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7 practice notes
  • R. v. Chehil, 2013 SCC 49
    • Canada
    • Supreme Court (Canada)
    • September 27, 2013
    ...(2d) 109, 88 C.R. (6th) 300, 976 A.P.R. 122, [2011] N.S.J. No. 499 (QL), 2011 CarswellNS 646, setting aside a decision of Cacchione J., 2010 NSSC 255, 300 N.S.R. (2d) 28, 268 C.C.C. (3d) 249, 950 A.P.R. 28, [2010] N.S.J. No. 712 (QL), 2010 CarswellNS 906, and ordering a new trial. Appeal St......
  • R. v. Chehil (M.S.), (2013) 335 N.S.R.(2d) 1 (SCC)
    • Canada
    • Canada (Federal) Supreme Court (Canada)
    • January 22, 2013
    ...was charged with possession of cocaine for the purpose of trafficking. The Nova Scotia Supreme Court, in a decision reported at (2010), 300 N.S.R.(2d) 28; 950 A.P.R. 28, held that the accused had a reasonable expectation of privacy in his checked luggage. The court also held that the police......
  • R. v. Chehil (M.S.), (2013) 448 N.R. 370 (SCC)
    • Canada
    • Canada (Federal) Supreme Court (Canada)
    • January 22, 2013
    ...was charged with possession of cocaine for the purpose of trafficking. The Nova Scotia Supreme Court, in a decision reported at (2010), 300 N.S.R.(2d) 28; 950 A.P.R. 28, held that the accused had a reasonable expectation of privacy in his checked luggage. The court also held that the police......
  • R. v. Chehil (M.S.), (2011) 308 N.S.R.(2d) 122 (CA)
    • Canada
    • Nova Scotia Court of Appeal of Nova Scotia (Canada)
    • May 10, 2011
    ...that both the dog sniff and subsequent suitcase search were unlawful. The Nova Scotia Supreme Court, in a decision reported at (2010), 300 N.S.R.(2d) 28; 950 A.P.R. 28 , held that the police did not have the requisite reasonable suspicion with respect to the dog sniff search and they did n......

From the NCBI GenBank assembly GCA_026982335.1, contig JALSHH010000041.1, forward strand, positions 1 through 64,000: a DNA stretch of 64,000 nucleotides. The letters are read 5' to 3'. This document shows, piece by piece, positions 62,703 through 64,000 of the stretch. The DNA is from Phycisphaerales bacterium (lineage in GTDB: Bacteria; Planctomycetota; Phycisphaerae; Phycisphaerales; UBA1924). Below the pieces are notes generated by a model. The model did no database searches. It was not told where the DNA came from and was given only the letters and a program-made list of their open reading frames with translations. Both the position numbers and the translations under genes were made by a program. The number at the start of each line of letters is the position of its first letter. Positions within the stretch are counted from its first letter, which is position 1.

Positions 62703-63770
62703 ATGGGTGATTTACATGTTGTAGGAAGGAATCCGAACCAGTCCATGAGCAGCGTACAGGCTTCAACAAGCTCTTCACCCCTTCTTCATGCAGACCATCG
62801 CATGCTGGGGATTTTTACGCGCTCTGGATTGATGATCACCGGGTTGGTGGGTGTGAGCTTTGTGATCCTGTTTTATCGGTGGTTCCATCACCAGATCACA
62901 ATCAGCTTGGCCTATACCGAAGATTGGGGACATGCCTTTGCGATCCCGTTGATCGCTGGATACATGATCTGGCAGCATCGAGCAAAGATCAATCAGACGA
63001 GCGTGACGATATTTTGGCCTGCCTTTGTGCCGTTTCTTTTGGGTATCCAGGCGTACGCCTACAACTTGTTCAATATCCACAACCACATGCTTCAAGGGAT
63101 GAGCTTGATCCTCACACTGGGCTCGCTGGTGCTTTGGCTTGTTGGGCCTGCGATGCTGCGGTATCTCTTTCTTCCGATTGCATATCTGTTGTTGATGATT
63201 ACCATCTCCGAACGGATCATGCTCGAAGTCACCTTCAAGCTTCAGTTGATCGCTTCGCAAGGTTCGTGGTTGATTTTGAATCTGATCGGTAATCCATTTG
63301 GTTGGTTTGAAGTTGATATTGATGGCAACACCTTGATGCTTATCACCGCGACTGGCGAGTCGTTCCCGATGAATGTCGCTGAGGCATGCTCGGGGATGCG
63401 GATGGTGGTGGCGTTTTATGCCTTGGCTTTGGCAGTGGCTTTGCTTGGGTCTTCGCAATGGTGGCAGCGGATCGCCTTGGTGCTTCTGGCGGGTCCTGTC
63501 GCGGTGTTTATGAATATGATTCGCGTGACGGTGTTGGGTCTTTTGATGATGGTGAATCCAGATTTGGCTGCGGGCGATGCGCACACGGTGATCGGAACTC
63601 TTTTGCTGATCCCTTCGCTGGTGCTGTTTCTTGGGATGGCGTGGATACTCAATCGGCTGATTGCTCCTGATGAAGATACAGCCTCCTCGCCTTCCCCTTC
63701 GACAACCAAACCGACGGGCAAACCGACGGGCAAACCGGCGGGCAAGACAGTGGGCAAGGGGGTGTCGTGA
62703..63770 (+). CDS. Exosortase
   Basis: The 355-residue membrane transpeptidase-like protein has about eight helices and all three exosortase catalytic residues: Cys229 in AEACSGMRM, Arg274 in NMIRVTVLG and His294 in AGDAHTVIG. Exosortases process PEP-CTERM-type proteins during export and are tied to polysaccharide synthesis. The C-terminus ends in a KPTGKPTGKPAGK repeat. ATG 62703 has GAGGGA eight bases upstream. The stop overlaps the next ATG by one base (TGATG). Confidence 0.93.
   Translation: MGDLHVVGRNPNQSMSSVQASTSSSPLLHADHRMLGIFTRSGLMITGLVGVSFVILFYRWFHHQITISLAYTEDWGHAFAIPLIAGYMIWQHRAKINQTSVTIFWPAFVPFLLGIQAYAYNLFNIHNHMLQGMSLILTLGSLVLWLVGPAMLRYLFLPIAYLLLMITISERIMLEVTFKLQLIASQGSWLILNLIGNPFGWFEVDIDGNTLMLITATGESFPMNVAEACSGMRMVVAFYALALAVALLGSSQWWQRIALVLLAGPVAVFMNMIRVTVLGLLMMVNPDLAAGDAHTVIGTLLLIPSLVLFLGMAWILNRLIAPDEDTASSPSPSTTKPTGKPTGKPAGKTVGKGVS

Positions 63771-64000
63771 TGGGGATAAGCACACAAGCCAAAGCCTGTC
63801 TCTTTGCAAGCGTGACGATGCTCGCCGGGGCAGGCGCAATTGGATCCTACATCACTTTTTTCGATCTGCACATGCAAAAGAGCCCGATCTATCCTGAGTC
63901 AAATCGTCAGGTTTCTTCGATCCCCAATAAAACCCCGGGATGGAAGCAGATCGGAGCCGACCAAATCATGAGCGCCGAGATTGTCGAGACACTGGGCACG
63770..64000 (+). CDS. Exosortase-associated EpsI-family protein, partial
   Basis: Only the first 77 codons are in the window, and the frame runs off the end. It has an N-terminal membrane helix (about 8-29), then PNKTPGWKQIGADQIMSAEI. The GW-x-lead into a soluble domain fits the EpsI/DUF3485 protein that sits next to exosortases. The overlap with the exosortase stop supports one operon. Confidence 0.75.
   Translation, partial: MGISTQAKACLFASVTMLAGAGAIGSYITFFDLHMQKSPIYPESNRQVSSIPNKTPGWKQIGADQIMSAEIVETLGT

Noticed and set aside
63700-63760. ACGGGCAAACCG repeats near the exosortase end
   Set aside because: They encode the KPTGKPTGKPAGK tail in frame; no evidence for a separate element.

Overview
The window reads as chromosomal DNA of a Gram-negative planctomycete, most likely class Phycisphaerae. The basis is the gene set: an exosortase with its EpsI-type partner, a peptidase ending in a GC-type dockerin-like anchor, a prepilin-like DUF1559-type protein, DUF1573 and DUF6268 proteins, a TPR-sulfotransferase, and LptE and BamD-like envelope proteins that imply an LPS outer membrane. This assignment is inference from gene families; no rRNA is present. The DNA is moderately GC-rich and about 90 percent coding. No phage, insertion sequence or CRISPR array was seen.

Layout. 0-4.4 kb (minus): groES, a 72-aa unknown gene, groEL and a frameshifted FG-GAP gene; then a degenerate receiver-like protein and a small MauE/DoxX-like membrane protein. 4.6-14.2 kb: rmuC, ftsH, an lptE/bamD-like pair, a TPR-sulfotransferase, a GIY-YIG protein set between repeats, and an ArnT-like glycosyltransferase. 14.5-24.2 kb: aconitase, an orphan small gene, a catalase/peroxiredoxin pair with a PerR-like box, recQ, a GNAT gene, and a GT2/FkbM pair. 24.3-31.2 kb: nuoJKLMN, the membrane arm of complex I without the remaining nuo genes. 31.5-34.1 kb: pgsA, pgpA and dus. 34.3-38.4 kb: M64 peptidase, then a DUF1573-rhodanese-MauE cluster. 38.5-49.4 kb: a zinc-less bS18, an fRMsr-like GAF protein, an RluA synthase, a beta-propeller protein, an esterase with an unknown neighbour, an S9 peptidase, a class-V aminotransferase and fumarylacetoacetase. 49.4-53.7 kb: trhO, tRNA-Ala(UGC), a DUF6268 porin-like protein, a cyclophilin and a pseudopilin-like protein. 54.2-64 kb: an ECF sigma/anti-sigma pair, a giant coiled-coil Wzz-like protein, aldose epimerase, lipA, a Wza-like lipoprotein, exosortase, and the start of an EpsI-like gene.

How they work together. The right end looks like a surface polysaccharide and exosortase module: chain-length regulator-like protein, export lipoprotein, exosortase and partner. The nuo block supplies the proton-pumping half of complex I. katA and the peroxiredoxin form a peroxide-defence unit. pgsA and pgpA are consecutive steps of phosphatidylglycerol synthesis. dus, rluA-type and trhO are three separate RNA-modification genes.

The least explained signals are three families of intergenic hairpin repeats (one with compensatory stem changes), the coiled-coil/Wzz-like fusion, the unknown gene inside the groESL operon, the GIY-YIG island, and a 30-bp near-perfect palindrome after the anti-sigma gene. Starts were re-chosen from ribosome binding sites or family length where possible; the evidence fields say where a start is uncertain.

• Request a trial to view additional results
7 cases
  • R. v. Chehil, 2013 SCC 49
    • Canada
    • Supreme Court (Canada)
    • September 27, 2013
    ...(2d) 109, 88 C.R. (6th) 300, 976 A.P.R. 122, [2011] N.S.J. No. 499 (QL), 2011 CarswellNS 646, setting aside a decision of Cacchione J., 2010 NSSC 255, 300 N.S.R. (2d) 28, 268 C.C.C. (3d) 249, 950 A.P.R. 28, [2010] N.S.J. No. 712 (QL), 2010 CarswellNS 906, and ordering a new trial. Appeal St......
  • R. v. Chehil (M.S.), (2013) 335 N.S.R.(2d) 1 (SCC)
    • Canada
    • Canada (Federal) Supreme Court (Canada)
    • January 22, 2013
    ...was charged with possession of cocaine for the purpose of trafficking. The Nova Scotia Supreme Court, in a decision reported at (2010), 300 N.S.R.(2d) 28; 950 A.P.R. 28, held that the accused had a reasonable expectation of privacy in his checked luggage. The court also held that the police......
  • R. v. Chehil (M.S.), (2013) 448 N.R. 370 (SCC)
    • Canada
    • Canada (Federal) Supreme Court (Canada)
    • January 22, 2013
    ...was charged with possession of cocaine for the purpose of trafficking. The Nova Scotia Supreme Court, in a decision reported at (2010), 300 N.S.R.(2d) 28; 950 A.P.R. 28, held that the accused had a reasonable expectation of privacy in his checked luggage. The court also held that the police......
  • R. v. Chehil (M.S.), (2011) 308 N.S.R.(2d) 122 (CA)
    • Canada
    • Nova Scotia Court of Appeal of Nova Scotia (Canada)
    • May 10, 2011
    ...that both the dog sniff and subsequent suitcase search were unlawful. The Nova Scotia Supreme Court, in a decision reported at (2010), 300 N.S.R.(2d) 28; 950 A.P.R. 28 , held that the police did not have the requisite reasonable suspicion with respect to the dog sniff search and they did n......
  • Request a trial to view additional results